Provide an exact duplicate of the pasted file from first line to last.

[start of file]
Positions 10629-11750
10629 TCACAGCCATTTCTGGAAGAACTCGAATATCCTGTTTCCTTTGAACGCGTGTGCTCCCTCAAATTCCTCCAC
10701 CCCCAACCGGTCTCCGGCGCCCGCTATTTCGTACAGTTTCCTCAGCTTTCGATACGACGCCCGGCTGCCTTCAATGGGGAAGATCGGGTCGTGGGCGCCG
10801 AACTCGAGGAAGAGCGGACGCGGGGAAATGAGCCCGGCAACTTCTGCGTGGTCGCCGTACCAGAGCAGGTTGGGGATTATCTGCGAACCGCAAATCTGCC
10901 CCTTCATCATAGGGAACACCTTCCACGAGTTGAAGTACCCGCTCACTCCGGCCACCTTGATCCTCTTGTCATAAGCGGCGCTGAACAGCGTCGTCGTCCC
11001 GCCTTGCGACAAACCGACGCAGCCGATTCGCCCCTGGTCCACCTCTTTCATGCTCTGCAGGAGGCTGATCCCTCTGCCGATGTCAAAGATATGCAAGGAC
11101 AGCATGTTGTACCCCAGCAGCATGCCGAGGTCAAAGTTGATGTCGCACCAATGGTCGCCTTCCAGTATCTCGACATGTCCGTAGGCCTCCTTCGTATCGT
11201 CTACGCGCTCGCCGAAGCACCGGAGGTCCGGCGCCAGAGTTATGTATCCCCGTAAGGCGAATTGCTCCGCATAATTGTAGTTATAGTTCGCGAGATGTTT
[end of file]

Positions 10629-11750
10629 TCACAGCCATTTCTGGAAGAACTCGAATATCCTGTTTCCTTTGAACGCGTGTGCTCCCTCAAATTCCTCCAC
10701 CCCCAACCGGTCTCCGGCGCCCGCTATTTCGTACAGTTTCCTCAGCTTTCGATACGACGCCCGGCTGCCTTCAATGGGGAAGATCGGGTCGTGGGCGCCG
10801 AACTCGAGGAAGAGCGGACGCGGGGAAATGAGCCCGGCAACTTCTGCGTGGTCGCCGTACCAGAGCAGGTTGGGGATTATCTGCGAACCGCAAATCTGCC
10901 CCTTCATCATAGGGAACACCTTCCACGAGTTGAAGTACCCGCTCACTCCGGCCACCTTGATCCTCTTGTCATAAGCGGCGCTGAACAGCGTCGTCGTCCC
11001 GCCTTGCGACAAACCGACGCAGCCGATTCGCCCCTGGTCCACCTCTTTCATGCTCTGCAGGAGGCTGATCCCTCTGCCGATGTCAAAGATATGCAAGGAC
11101 AGCATGTTGTACCCCAGCAGCATGCCGAGGTCAAAGTTGATGTCGCACCAATGGTCGCCTTCCAGTATCTCGACATGTCCGTAGGCCTCCTTCGTATCGT
11201 CTACGCGCTCGCCGAAGCACCGGAGGTCCGGCGCCAGAGTTATGTATCCCCGTAAGGCGAATTGCTCCGCATAATTGTAGTTATAGTTCGCGAGATGTTT